Notes on: Pelias R (1994) An Autobiographic Ethnography of Performance in Everyday Discourse. Journal of Dramatic Theory and Criticism, Spring 1994 163--72

Dave Harris

[a piece composed of little fragments of isolated thoughts  --aphorisms?-- about performance. Highlights only]

How to describe the performative? 'Rule one: make sure the self is at the centre of the report. Role to: make sure the self is sufficiently in the background. Self-indulgence is not permitted. Being boring is even worse' (163). The performer should be 'rhetorical … An engaging persona, one who seduces readers into believing that they are in the company they wish to keep. The scholar aesthete is nothing more than and nothing less than a negotiation of personality, an actor who turns life into art'. Teaching could be a performance, although the audience is not always engaged. Actors in films sometimes have standings.

A sneeze evokes all sorts of other things — he chooses those that just begin with a and the list includes 'argument, authentication, apology, admiration, autobiography', because 'meaning is radically contingent' (164).

Performance invites apprehension and fear because the other can read the self. He has performance anxiety, stage fright, sometimes disguised with 'politically correct words: communication disadvantaged'

All sorts of people have attempted to turn their life into art, but is this 'more than a marketing strategy? Is it genuine incarnation? Is it the individual answer to theatrical spectacle?' (166).

Away from logical argument you can offer 'contingencies, random thoughts, tenuous connections, solipsistic references, feelings, personal impressions, selected notes, private confessions'. But there is an obligation to hold the interest of the audience engage, be witty and startling'.

[Then an aphorism] 'The post-modern mandate is the sophists' proof' [what].

It is always been difficult to describe what theatre and acting actually amount to, and there are clearly boundary cases. Perhaps the key is intent 'to create an event that will affect an audience'.

'The avant-garde exist on the margins… When we (or should I say, the bourgeois) understand, all is lost' (167)

[A couple of street performers and beggars are cited as possibly offering art, and there is a connection with 'the liturgical debate' about the proper substances to use for communication. He also engages in 'a shared public performance, a light comedy we stage periodically. All art is ideological' when he offered stories about his wife.

'This piece is about my performance in everyday interactions. Our interaction is a performance about alternatives to scholarly representation. Scholarship and fiction are more than related; they are incestuous cousins'. Sometimes storytellers wonder if they are the ones who are speaking.

He defends his paper on autobiographic ethnography to a sceptical colleague who asks why anyone should care about him as a subject. His reply is he is not just doing self-report but discussing 'modes of proof' (169). He lies to his kids about the value of their projects in school.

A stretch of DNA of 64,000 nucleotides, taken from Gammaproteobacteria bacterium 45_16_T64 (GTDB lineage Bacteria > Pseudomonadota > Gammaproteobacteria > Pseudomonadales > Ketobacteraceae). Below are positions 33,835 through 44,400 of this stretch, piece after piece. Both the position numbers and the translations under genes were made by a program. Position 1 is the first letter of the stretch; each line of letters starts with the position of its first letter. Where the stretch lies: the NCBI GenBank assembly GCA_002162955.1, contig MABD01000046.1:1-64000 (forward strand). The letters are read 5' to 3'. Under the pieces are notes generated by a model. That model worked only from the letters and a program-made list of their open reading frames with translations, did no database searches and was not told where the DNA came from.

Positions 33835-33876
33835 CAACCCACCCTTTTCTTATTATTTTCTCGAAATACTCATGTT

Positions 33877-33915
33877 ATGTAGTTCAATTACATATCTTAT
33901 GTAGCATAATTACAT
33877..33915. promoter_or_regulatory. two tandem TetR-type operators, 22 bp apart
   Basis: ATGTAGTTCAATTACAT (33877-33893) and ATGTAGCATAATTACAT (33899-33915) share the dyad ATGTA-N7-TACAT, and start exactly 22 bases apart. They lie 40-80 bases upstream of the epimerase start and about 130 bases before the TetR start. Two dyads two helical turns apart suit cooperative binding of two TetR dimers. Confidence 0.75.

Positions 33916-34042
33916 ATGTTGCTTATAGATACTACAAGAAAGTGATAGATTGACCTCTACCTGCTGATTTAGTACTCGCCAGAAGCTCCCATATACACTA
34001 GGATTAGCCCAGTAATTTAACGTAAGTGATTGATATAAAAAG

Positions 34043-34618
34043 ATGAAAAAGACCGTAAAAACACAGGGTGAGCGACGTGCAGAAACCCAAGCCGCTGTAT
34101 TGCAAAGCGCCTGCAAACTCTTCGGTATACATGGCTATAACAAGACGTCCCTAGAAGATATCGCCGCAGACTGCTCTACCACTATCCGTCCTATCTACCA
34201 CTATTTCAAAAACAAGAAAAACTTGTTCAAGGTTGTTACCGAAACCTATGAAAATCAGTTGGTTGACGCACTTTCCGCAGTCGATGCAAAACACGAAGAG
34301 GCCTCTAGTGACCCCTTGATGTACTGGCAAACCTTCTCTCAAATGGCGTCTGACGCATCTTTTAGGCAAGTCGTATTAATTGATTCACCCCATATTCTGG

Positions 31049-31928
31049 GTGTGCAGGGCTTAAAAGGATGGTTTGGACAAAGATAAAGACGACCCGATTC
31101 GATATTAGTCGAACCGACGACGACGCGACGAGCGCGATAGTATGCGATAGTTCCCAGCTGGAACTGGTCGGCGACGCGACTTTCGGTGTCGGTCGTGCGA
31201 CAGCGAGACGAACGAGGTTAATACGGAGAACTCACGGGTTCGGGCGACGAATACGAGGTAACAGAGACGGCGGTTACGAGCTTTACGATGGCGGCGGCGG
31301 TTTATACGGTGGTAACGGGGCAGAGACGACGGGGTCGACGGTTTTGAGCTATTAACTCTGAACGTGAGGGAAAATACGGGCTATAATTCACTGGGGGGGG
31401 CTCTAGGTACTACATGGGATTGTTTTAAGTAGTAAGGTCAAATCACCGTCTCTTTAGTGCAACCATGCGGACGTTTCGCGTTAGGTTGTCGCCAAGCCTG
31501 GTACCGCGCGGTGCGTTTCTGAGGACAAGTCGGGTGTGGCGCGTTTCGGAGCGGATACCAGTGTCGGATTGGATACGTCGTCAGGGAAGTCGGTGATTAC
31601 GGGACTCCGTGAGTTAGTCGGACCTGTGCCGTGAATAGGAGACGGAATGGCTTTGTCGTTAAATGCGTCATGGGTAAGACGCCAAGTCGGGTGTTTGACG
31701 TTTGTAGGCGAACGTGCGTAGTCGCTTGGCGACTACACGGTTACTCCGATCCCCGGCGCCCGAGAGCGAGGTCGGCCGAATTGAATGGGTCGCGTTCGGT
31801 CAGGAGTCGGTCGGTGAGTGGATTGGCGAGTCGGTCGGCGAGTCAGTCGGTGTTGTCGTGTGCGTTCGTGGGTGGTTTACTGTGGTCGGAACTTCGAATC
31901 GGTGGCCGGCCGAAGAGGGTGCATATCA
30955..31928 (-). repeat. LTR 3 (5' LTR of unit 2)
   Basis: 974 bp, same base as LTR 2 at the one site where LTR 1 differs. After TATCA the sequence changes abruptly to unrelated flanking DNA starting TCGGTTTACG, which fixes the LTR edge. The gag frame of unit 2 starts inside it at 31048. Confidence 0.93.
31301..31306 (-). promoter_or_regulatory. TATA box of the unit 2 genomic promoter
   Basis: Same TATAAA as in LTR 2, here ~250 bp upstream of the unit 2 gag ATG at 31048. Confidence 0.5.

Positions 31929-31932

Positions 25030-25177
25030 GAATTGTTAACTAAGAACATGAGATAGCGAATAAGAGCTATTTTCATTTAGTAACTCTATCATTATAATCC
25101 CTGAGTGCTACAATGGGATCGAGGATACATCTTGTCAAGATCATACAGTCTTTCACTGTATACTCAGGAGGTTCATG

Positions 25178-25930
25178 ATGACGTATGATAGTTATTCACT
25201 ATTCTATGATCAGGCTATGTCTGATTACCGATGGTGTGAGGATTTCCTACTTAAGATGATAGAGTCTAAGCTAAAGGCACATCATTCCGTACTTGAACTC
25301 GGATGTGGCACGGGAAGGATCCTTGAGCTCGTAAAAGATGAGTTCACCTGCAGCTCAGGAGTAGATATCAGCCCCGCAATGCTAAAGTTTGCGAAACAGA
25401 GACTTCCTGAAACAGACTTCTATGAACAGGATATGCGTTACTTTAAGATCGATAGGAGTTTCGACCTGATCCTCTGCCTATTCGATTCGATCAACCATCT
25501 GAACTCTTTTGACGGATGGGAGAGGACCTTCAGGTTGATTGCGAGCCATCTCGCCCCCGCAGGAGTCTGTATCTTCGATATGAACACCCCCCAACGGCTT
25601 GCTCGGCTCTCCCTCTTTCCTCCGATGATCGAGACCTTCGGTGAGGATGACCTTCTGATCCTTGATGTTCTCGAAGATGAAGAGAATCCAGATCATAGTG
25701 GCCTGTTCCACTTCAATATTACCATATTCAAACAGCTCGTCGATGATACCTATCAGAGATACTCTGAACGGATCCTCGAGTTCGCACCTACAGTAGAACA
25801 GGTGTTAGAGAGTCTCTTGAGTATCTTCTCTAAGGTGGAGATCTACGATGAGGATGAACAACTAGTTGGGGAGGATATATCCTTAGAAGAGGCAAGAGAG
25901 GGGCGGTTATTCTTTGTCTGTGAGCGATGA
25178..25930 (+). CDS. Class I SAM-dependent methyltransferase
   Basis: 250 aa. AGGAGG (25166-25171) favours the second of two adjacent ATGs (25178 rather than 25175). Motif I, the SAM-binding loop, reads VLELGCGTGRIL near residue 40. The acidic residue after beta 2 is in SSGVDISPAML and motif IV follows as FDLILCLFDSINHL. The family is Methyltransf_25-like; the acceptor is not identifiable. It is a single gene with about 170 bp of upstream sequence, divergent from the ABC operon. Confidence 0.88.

He thinks that reading mediates between two facts, interpretation mediates between two readings, understanding mediates between two interpretations, that truth mediates between two dialogues, and that presence mediates between two truths. Between two presences 'is performance' (170). He thinks of performance as on 'the continuum from simple action to staged action'. [Goffman then --no privilege given to critical performances like Butler on gender] At one level, all of my behaviour is performance' and it is inevitable. However things change when he is 'conscious that I'm being observed' and he comes under pressure to do the action right. This is increased by asking others to particularly focus, like when you take to the floor or establish a role for an audience. Things change if he suggests that he is doing art. He can tell stories, mimic others, mock and tease. Further on the continuum is the public presentation or the lecture, reading papers. 'These, too, are potentially aesthetic acts' at the end of the continuum is staged action 'typically considered theatre', taking place in designated spaces and framed theatrical events. This describes his sense of his own actions and 'it forgets, as I do in my everyday life, that I am bound by my culture and history' (170) [quite right].

It is difficult to escape gender, we all have biological drives, and there is also familiar gendered behaviour. Men dominate.  Men know they have to appear sensitive but basically do not develop real concern. They expect others to listen. We become aware of the gender of some speakers, including when we 'engage in the academic game'. He can look like 'an ass' (171) [all these different interpretations or different accounts of what has gone on].

At the end, we have to ask 'has the story been told?' We have to ask if it was worth telling, we have to see if 'the dandy's clothes are wrinkled' and we have to be prepared to try again. 'The greatest dishonesty is the illusion of disclosure'

In summary, he says 'this performance is an ethnographic account presented on behalf of myself in the hope of some understanding. To finalise stop with TS Eliot's line: "but I gotta use words when I talk to you"' (172).

[Pretty much like Goffman then overall, but with the intent to make these everyday banalities both academic and aesthetic]

Return to social theory page